OSPA Offers Practically Free Traffic-Stop Training for Rural Law Enforcement
Assistant State Prosecuting Attorney John R. Messinger will conduct a 4-hour presentation covering 4th Amendment issues with a focus on traffic stops. The presentation is accompanied by a paper (distributed in advance) and includes:
∙ Historical perspective
∙ In-depth coverage of controlling law
∙ Discussion of recent cases and pending issues
∙ A quiz!
This service is for small or rural counties that do not have the resources to send officers for training. Credit can be earned with a department’s approval.
Call ((512) 463-1660) or email (firstname.lastname@example.org) John to schedule a training day for this August (August will be the only time the service is offered).
1. “The Court of Appeals decided an important question of state law in a way that conflicts with applicable decisions of the Court of Criminal Appeals when it found the State’s opening argument to constitute error.”
2. “The Court of Appeals decided an important question of state law in a way that conflicts with applicable decisions of the Court of Criminal Appeals when it found the Appellant did not have to make a timely objection in order to preserve a claim of error related to the State’s opening argument.”
3. “The Court of Appeals has so far departed from the accepted and usual course of judicial proceedings in finding that an instruction to disregard would not have cured any potential prejudice in this case as to call for an exercise of the Court of Criminal Appeals’ power of supervision.”
Before Lee’s DWI trial began, the prosecutor disclosed to the defense that both Lee’s blood specimens (one a mandatory draw and a warrant draw) had been destroyed. The case proceeded to trial. In opening statement, the State told jurors that Lee had a blood alcohol level of .169. No objection was made, but Lee argued in his opening that the State would not be able to produce evidence of the blood results. The trooper testified about taking Lee for a blood draw and obtaining a warrant. Over objection, the State also elicited the phlebotomist’s testimony about drawing Lee’s blood. Another police officer testified to mistakenly authorizing the destruction of the blood evidence. When the State began its examination of the chemist, Lee requested a mistrial. The State argued that the lab results were admissible despite the destruction of the sample because the police department’s identifying numbers for Lee’s case had been recorded on the lab report. The chemist was initially allowed to testify in front of the jury about how he knew the blood was Lee’s, but after an out-of-presence hearing, the judge excluded the blood results. At the close of evidence, Lee again asked for a mistrial, arguing that disclosing the blood results in the State’s opening statement incurably tainted the jury. The judge denied the request for a mistrial. The jury instructions permitted the jury to convict Lee based on the loss-of-normal-use (and not alcohol concentration) definition of intoxication, and the State did not mention the blood results again.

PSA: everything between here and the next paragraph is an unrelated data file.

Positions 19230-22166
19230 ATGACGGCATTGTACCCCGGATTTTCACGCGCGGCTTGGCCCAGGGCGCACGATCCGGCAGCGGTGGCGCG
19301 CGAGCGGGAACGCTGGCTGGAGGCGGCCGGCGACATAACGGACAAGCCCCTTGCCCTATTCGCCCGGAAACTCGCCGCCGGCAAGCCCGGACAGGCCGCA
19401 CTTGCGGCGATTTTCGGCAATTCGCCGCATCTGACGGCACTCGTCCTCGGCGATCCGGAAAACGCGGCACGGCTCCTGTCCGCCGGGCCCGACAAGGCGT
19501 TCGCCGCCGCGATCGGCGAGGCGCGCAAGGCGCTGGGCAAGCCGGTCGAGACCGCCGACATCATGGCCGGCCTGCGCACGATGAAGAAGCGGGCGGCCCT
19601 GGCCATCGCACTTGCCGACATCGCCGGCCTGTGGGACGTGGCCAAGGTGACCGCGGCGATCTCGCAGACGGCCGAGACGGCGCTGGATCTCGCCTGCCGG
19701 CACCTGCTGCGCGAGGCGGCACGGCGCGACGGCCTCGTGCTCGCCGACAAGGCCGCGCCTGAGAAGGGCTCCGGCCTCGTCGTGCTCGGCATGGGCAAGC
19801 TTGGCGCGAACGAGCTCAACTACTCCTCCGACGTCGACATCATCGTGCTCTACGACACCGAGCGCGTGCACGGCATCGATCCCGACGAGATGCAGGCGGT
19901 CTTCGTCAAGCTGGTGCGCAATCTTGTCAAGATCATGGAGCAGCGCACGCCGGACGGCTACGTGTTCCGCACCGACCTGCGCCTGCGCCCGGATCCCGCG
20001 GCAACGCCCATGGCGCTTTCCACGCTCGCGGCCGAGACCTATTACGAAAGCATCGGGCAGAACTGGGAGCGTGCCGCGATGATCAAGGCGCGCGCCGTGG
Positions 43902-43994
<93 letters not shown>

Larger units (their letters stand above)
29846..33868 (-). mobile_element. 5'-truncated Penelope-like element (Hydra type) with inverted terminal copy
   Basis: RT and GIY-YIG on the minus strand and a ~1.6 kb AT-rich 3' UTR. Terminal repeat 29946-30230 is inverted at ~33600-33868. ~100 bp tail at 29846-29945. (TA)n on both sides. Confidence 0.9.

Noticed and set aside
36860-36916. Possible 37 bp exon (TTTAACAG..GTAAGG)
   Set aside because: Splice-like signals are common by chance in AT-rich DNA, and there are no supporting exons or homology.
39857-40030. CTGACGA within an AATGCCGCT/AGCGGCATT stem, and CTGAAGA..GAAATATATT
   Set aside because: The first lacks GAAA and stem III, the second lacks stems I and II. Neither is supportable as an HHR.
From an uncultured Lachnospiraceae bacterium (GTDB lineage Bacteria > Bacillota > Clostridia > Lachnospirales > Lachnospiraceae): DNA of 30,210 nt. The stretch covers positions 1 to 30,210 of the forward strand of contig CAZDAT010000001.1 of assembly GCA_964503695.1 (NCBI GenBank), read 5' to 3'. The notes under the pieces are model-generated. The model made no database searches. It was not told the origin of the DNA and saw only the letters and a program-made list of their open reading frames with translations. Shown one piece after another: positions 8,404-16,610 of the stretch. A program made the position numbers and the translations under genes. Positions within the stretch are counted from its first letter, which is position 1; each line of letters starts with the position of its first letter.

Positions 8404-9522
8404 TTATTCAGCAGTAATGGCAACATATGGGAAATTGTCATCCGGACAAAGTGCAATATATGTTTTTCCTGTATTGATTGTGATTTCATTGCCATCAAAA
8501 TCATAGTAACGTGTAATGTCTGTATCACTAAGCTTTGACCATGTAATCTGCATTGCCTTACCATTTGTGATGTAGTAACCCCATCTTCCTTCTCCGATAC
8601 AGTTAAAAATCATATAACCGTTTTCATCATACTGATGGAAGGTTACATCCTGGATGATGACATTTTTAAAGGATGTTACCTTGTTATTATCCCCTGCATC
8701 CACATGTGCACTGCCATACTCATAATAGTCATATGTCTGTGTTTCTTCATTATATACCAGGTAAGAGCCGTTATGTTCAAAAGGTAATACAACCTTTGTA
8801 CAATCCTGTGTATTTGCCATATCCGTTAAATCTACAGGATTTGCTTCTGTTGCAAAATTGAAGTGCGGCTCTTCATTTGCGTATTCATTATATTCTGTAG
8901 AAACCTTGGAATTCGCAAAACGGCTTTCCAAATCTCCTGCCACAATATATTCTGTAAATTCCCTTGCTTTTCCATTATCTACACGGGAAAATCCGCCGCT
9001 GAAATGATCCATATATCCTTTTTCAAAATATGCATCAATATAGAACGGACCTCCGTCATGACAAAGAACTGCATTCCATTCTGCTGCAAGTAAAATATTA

On appeal, Lee argued that the trial court should have granted a mistrial. The court of appeals agreed and held that the results never should have been disclosed to the jury because the warrantless mandatory blood draw was inadmissible under any theory and the State had no way of knowing which of the two blood samples was the sole sample the lab had received and tested.
The State relies on Code of Criminal Procedure Article 36.01 and argues that it is not error for a prosecutor to tell the jury what it expects to prove, even if such proof is not even offered later at trial. Consequently, it cannot be error to reference evidence that the State makes a good faith effort to introduce. The State contends that finding an opening statement erroneous if the evidence referenced is not actually admitted will unfairly impede the State’s ability to make an opening statement. The State also argues that Lee forfeited his mistrial objection by (1) failing to make it as soon as the grounds became apparent, and (2) failing to request an instruction to disregard, which it asserts, would have been effective.